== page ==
Digital Marketing Guide: Mobile

How Marketers Can Use Location-Based Devices

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A man walks into a bar and says, "Did you hear this is gonna be the year of mobile marketing?"

All right, we know you've heard that one before, but the truth is mobile is still experimental in some quarters, and even brands that are big believers in the channel still allocate comparatively small pieces of their digital budgets to it.

In a nutshell, mobile is difficult. Even the most versed practitioner will tell you it's a convoluted ecosystem to navigate. Some of the technology that has made the internet easier to use for marketing, such as cookies, which track users' surfing behavior, hasn't arrived in mobile yet. Others say the reach is still not quite there and that there haven't been any great case studies that prove it is.

Still, mobile businesses are getting venture-funded, and it's not a channel to write off: There are more phones in the world than personal computers, and the opportunity presented by a highly personal, one-to-one, always-on communications device can't be ignored.

There's been considerable buzz around location-based services. What's the deal?

Location-based services locate people or objects using GPS, Wi-Fi or triangulation, which calculates location based on cell-tower signals. Marketers can use LBS to serve location-relevant promotions, such as latté coupons for consumers on their way to a certain coffeehouse. (You've probably heard that one before, too.)

Some mobile social networks, such as Loopt, Limbo and Google's Latitude, use location-based services to let people make their location visible to their friends.

There's also the concept of "proximity marketing" -- when advertisers transmit promotional content wirelessly within a particular place or venue (e.g., a concert taking place at a stadium) to the cellphones of nearby consumers. This is also opt-in and widely used in parts of Europe. It's often based on Bluetooth technology, which has just started to gain distribution in the U.S., hence its slower takeoff on this side of the pond.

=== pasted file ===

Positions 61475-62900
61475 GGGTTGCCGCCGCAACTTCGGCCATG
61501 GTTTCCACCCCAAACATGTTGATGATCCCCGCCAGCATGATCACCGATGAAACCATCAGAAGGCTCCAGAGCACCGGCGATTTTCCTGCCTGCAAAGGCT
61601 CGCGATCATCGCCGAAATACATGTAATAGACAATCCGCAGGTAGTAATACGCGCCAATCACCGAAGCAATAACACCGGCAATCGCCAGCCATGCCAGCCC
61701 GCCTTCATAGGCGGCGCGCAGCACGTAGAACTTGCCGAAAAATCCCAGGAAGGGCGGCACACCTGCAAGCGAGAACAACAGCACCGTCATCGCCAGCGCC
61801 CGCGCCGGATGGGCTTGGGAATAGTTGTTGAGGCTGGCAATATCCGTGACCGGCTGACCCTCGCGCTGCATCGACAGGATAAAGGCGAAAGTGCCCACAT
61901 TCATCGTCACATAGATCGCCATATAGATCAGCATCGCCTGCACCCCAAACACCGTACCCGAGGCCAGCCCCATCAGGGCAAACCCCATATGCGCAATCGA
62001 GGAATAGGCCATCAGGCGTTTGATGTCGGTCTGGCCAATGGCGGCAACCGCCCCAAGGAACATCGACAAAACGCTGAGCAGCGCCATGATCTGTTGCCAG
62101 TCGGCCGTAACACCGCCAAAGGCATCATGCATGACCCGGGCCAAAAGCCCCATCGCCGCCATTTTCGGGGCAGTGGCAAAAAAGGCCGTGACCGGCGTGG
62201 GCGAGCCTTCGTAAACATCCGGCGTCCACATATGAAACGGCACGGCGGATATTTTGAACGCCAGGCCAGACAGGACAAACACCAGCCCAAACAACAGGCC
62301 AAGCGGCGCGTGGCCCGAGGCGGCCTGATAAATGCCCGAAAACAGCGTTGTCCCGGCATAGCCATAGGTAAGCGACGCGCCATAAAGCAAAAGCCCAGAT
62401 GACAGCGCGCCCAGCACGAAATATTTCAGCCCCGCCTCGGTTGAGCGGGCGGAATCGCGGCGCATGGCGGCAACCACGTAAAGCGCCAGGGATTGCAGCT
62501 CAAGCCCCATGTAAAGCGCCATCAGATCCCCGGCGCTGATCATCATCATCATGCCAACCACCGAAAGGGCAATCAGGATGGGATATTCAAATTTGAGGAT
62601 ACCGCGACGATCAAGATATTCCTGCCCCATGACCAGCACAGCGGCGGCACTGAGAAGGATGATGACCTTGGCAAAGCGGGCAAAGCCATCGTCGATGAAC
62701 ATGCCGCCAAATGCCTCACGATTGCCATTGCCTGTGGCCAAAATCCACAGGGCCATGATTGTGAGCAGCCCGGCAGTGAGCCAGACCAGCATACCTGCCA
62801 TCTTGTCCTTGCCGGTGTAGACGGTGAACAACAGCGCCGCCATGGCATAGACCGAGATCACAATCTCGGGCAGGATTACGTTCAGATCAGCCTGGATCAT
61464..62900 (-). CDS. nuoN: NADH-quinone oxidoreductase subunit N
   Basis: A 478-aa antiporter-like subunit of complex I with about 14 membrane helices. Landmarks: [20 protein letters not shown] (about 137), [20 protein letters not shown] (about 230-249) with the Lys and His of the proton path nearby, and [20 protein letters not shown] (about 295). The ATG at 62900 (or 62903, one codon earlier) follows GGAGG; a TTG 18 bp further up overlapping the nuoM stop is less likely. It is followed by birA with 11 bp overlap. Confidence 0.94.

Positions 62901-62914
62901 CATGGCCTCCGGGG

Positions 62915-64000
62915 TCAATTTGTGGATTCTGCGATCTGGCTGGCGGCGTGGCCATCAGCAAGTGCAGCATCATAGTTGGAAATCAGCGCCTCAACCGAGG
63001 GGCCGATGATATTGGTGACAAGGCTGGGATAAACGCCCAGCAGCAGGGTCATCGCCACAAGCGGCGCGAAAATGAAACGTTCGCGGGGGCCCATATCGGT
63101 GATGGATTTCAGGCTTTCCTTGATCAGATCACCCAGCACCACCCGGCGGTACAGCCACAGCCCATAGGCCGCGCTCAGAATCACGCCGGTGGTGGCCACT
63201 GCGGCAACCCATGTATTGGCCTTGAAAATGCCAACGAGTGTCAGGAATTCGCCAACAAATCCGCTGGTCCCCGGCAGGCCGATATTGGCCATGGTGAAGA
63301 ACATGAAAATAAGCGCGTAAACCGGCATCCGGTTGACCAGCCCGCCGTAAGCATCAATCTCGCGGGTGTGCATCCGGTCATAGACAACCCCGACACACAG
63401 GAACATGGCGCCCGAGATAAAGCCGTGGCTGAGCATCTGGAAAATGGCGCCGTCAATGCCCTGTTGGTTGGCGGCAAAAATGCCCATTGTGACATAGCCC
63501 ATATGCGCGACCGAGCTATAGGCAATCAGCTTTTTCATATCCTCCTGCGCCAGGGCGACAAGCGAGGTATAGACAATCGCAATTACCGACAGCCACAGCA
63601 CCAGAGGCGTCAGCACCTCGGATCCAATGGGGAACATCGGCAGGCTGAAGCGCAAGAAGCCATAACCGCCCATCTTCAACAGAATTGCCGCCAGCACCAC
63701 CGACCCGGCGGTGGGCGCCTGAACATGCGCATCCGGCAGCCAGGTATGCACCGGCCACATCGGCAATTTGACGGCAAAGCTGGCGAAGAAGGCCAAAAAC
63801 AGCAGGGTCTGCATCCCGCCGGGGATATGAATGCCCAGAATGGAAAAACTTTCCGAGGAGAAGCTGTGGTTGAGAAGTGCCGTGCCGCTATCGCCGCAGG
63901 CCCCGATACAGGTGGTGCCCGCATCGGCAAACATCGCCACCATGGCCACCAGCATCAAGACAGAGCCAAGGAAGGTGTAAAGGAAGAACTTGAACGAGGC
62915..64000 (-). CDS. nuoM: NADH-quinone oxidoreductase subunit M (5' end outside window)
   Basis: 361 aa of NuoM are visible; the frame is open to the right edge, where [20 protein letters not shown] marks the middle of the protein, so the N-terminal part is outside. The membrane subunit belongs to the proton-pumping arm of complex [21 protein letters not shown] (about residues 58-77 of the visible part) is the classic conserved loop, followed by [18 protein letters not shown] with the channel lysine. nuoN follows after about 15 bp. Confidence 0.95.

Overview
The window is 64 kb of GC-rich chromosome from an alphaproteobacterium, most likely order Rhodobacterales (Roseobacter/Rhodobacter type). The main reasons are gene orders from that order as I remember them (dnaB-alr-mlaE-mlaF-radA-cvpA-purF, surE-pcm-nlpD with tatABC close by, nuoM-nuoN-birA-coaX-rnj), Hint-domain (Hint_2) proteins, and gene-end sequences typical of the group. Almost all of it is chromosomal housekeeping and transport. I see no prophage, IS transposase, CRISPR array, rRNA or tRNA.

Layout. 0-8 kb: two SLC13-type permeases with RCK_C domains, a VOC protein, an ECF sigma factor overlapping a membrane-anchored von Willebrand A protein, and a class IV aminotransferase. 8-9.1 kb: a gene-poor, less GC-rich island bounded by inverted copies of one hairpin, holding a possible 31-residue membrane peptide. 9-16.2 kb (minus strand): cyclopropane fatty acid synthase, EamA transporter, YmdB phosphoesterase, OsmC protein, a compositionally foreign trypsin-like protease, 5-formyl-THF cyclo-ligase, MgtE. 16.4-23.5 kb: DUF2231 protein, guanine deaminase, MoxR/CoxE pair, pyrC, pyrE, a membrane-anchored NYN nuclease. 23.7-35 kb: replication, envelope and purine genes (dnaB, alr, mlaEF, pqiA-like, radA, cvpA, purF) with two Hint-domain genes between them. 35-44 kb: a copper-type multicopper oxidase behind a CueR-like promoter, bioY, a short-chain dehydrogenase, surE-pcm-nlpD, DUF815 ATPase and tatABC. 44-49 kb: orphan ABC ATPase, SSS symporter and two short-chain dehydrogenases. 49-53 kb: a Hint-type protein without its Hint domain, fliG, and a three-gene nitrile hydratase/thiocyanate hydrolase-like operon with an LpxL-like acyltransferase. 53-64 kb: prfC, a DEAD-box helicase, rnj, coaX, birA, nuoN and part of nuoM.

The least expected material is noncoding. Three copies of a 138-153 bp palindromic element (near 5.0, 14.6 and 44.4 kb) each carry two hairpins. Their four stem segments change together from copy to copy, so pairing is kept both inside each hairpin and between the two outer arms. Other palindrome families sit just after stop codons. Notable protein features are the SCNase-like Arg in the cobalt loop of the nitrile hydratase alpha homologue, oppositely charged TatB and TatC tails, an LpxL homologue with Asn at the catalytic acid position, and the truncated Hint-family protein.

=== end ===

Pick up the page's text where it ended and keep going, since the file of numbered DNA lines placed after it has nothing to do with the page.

Being privy to someone's location -- isn't that a privacy invasion?

Getting users to opt in is rule No. 1 for anything LBS-related. There's a fine line between using location-based data to be helpful and scaring the bejesus out of people -- and global mobile-industry body CTIA has set guidelines for such situations.

This 'Fast and Furious' video ad includes a 3-D trailer.
This 'Fast and Furious' video ad includes a 3-D trailer.
OK, so why hasn't location-based marketing taken off?

A Jupiter Research study last year found that nearly one in five marketers bemoans a lack of inventory and worries about how intrusive location-specific messages might come across. Twenty-three percent say there aren't enough eyeballs to make it worth their while.

What about mobile apps? Clients, my boss, everybody's asking about them. Should I be doing one or is this a case of GMOOT, or Get Me One of Those, Syndrome?

Yes, it does seem like everyone's rushing to apps -- those services and utilities that consumers can download on their carrier networks or via some sort of handset storefront. And for that you can thank Apple, which introduced the App Store for the iPhone and iPod Touch over the summer. Apple announced in March that the App Store has more than 25,000 applications and has logged more than 800 million downloads.